Posted on January 20, 2016 By Staff With 0 comments



5 Reasons Why African-American Children Should Consider Homeschooling

1. Politicians sacrifice the black community over and over again.

2. Public schools are still segregated.

3. Public schools expect less from black students.

4. Private schools are not a solution.

5. Homeschooling solves a huge number of educational problems for black kids.

75% of the students said they had to make special efforts to fit into their school communities; 82% reported that they had had negative experiences at their schools; and 40% did not believe that the school treated all students the same.

The National Black Home Educators (NBHE) is a resource network founded by Eric and Joyce Burges in July 2000. This association will encourage, support and offer fellowship to families who are exploring benefits of home education. Eric and his wife, Joyce, have home-schooled for nearly l4 years.

Rise in Black Parents Home-Schooling Children Produces Many Benefits

Kunjufu also pointed to another benefit of home-schooling: The ability to keep students focused during the summer months.

“Research shows that there is a three-year gap between white and black students. Some students do not read or are (not) involved in any academic endeavor during the summer. Those students lose 36 months or three years if you multiply three months times 12 years (grades first -12) Home-school parents do not allow academics to be forsaken for three months,” he wrote.

“Finally, in the home-school environment, parents are allowed to teach their children values,” he concluded. “Large numbers of parents are teaching their children faith-based morals and principles. And many are teaching their children with the Afrocentric curriculum SETCLAE. These children are being taught truths like, Columbus did not discover America; Abraham Lincoln did not free the slaves; Hippocrates was not the father of medicine and that African history did not begin on a plantation, but on a pyramid.”

Yes, Black People Homeschool Their Kids, Too

Challenges overcome

As a family we have overcome a host of challenges as it relates to homeschooling. We had to learn early on the art of living on one income. I believe that sacrifice and pursuit has been just as important in the lives of our children as the process of educating them. I mentioned our desire to find other Black families with the same schooling goals. It took a few years for us to connect with those families, but we did it. Along the way, we were able to embrace all of the families that we met, whether through support groups or extracurricular activities.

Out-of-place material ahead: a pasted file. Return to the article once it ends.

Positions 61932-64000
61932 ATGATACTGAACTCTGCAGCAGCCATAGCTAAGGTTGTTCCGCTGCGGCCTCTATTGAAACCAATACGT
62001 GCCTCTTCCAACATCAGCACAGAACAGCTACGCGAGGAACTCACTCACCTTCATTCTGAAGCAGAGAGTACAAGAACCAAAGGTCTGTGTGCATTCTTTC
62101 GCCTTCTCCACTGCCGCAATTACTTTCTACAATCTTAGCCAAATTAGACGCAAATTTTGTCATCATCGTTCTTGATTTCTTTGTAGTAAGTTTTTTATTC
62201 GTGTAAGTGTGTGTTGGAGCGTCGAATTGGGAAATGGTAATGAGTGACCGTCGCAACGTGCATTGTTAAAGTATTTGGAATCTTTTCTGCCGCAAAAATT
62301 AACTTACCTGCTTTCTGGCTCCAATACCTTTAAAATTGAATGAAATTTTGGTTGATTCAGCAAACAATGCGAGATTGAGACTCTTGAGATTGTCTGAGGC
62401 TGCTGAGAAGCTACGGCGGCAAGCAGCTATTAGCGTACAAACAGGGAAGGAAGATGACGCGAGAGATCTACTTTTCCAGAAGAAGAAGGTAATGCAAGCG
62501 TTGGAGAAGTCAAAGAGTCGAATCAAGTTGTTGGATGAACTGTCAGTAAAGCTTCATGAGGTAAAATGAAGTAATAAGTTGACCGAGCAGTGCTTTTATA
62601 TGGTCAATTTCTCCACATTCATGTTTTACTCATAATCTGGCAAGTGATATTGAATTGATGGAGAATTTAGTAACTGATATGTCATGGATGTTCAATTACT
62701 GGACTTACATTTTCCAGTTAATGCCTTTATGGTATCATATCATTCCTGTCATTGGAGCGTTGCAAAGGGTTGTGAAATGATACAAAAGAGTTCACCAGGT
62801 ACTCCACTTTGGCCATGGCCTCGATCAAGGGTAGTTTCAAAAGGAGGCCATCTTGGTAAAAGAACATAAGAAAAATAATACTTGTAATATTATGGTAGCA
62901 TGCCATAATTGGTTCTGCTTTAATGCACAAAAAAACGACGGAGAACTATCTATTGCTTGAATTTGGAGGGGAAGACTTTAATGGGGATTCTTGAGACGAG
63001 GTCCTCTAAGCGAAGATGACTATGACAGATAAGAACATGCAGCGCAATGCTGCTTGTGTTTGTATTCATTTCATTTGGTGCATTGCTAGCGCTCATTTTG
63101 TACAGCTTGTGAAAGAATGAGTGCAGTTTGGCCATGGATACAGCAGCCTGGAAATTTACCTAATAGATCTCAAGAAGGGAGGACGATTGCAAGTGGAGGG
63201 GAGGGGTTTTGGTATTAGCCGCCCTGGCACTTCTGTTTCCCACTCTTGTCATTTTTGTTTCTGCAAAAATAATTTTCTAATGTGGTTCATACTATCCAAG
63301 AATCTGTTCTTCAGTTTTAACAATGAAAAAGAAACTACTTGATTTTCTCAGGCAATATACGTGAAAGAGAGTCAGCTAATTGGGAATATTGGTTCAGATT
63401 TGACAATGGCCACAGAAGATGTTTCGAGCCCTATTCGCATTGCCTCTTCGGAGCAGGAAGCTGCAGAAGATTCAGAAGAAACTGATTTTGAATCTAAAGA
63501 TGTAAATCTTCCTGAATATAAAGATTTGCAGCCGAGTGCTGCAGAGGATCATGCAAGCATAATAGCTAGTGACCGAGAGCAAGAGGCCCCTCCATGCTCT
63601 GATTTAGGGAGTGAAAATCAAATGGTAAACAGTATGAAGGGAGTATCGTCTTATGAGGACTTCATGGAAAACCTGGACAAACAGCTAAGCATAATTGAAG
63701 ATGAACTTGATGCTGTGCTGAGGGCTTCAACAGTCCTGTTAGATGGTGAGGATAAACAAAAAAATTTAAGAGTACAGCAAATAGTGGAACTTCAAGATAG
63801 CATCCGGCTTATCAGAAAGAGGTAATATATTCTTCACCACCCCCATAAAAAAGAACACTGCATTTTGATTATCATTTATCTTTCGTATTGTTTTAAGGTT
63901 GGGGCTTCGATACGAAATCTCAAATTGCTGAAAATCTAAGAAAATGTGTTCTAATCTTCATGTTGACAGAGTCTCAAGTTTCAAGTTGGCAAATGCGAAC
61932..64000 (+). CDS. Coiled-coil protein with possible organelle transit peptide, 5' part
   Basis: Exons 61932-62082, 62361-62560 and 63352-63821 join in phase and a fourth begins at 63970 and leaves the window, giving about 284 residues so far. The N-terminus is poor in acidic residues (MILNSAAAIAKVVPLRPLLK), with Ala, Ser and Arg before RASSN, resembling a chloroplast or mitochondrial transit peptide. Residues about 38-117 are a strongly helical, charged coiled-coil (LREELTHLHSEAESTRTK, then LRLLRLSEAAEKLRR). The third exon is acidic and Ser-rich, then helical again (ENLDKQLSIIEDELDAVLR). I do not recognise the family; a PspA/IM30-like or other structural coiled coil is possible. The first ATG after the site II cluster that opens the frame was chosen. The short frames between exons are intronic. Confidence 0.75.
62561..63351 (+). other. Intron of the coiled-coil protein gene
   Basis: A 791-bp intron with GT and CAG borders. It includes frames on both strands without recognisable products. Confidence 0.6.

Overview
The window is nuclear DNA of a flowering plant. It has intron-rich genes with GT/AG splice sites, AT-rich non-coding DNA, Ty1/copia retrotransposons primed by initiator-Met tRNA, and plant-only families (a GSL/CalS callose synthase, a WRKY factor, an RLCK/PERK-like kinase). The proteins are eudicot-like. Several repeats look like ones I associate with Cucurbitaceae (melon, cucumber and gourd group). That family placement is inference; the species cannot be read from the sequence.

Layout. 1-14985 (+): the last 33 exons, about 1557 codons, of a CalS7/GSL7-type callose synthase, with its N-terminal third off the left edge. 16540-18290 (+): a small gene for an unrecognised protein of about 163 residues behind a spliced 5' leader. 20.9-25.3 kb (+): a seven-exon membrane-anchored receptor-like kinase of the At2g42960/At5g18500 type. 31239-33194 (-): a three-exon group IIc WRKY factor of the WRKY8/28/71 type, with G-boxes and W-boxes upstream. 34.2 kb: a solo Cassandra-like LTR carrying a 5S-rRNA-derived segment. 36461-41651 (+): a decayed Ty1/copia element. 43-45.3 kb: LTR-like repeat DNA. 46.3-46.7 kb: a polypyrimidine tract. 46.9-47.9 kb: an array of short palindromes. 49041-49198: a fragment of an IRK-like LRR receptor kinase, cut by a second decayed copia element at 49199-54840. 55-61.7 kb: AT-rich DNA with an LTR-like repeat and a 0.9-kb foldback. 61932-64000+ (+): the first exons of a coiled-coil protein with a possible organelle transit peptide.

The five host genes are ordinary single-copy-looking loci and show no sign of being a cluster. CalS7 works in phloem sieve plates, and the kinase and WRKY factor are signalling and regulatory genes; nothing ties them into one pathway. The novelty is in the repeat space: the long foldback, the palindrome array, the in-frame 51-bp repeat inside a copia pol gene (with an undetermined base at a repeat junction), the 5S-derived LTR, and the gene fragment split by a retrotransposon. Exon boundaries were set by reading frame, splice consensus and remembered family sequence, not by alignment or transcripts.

Home, Private and African Centered School Resources:

Nationhouse – Washington, D.C. (Private)

Roots Activity Learning Centre – Washington, D.C. (Private)

Roots Public Charter School 

Nubian Village Academy – Richmond, VA. (Private)

Nsoromma School – Atlanta, GA. (Private)

Imhotep Center of Education – ” ” (“)

Higher Ground Academy – St. Paul, MN. (Public)

Woodlawn Community School – Chicago, IL. (Public)

DuSable Leadership Academy Charter High School – Chicago, IL. (Public)

Freedom Home Academy – ” (Private)

Ijoba Shule – Philadelphia, PE. (Private)

Ile Omode Preschool/Elementary School – Oakland, CA. (Private)

Little Sun People – Brooklyn, NY.

Pearl Academy – Atlanta, GA. (Private)

New Concept Preschool – Chicago, IL. (Private)

Urban Prep. Academies – Chicago, IL. (Public)

Kamali Academy – New Orleans, LA. (Private)

New Orleans Liberation Academy – ” (Private)

Kuumba Learning Center Preschool – Washington, D.C. (Private)

Lotus Academy – Philadelphia, Penn. (Private)

Sankofa Academy – West Chester, Penn. (Public Charter)

Joseph Littles’ Nguzo Saba Charter School – West Palm Beach, Fl. (Public)

Sankofa International Academy – Brookyln, NY (Private)

Nelson Whynder Elementary School – North Preston, ” (Public)

The Nubian School – Trinidad (Private)

Kemet Foundation School – Ghana (Private)

K-12 (not African Centered, but an excellent FREE source to home school)

African American Home School

We know there are way more than this out there, please send more via the contact us page.

Reference Resources:

– Homeschooling Basics (101) by Beverly Hernandez, Guide

– “The new pioneers – Black Homeschoolers,” Home School Legal Defense Association Magazine, July/August edition.

Athelda Ensley is a freelance writer and author who writes at her Speed of Life blog.


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